The 2nd quarter remained a defensive struggle as both teams struggled to move the ball. Manning was intercepted once again, but the Owls would turn the ball over when running back Troy Ferguson fumbled the ball in Rebel territory. After trading a few punts, the Owls set up a nice drive into Rebel territory, with a screen pass on 3rd and 9 to Ferguson succeeding in the process. On 2nd and goal from the 6th, Quinn scrambed out of the pocket and dove into the end zone, giving the Owls the lead 14-3. Time ran out on the Rebels last second drive, with the final play, a Manning hail mary, being batted away to end the half.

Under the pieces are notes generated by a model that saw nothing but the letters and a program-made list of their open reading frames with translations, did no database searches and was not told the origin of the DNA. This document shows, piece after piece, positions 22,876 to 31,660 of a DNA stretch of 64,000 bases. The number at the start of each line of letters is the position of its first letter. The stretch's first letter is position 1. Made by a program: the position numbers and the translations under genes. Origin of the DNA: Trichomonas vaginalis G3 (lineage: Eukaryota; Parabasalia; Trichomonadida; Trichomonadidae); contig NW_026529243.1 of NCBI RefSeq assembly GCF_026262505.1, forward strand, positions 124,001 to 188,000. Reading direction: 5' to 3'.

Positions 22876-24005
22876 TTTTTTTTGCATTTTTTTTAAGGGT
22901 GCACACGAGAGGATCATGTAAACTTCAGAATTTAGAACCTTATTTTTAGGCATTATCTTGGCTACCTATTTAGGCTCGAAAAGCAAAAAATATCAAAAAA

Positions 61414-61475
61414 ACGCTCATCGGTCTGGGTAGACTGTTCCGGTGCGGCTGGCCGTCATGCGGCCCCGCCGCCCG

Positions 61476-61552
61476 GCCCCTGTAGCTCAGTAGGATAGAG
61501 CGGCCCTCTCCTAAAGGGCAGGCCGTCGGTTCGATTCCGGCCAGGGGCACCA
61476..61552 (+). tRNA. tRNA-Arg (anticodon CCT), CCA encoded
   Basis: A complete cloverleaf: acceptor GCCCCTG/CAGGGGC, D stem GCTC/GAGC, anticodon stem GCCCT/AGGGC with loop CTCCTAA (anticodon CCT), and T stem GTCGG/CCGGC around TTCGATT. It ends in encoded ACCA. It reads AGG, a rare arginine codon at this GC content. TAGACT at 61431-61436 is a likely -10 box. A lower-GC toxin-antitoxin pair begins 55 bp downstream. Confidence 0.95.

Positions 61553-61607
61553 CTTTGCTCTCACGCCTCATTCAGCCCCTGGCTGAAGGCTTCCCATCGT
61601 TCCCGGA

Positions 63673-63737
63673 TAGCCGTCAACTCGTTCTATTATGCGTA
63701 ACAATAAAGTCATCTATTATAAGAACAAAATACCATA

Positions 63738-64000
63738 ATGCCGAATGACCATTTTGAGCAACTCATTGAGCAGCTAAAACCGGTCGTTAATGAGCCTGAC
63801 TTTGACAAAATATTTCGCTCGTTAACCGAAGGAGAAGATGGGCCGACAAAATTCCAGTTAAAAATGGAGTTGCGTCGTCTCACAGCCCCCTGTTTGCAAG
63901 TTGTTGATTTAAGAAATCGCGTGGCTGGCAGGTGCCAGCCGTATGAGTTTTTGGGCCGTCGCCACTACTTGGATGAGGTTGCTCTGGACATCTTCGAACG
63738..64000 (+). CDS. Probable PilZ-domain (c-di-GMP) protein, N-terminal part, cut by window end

On the opening Owl drive, Quinn was sacked and fumbled the ball. Rebel defensive end Michael Grau recovered the ball and sprinted to the end zone, the only defensive touchdown of the game. The Owls offense sputtered, with Quinn being sacked twice more in the quarter. A flea flicker resulted in a 62 yard bomb from Manning to Triandos Luke set up the Rebel offense in Owl territory. RB Razzano would score on a 13 yard touchdown run, giving the rebels their first lead, 17-14. On the next Owl possession, Quinn scrambled for a 26 yard run, then would find Ferguson for a long pass. A facemask penalty would bring the Owls deep into Rebel territory, but the Ole Miss defense stood stiff, forcing Temple to kick a field goal, tying the game at 17 apiece. A quick drive by the Rebels behind Manning's arm set them up in the red zone as the quarter ended. On the first play of the fourth quarter, Manning threw to Razzano on a slant, giving the Rebels a 7 point lead.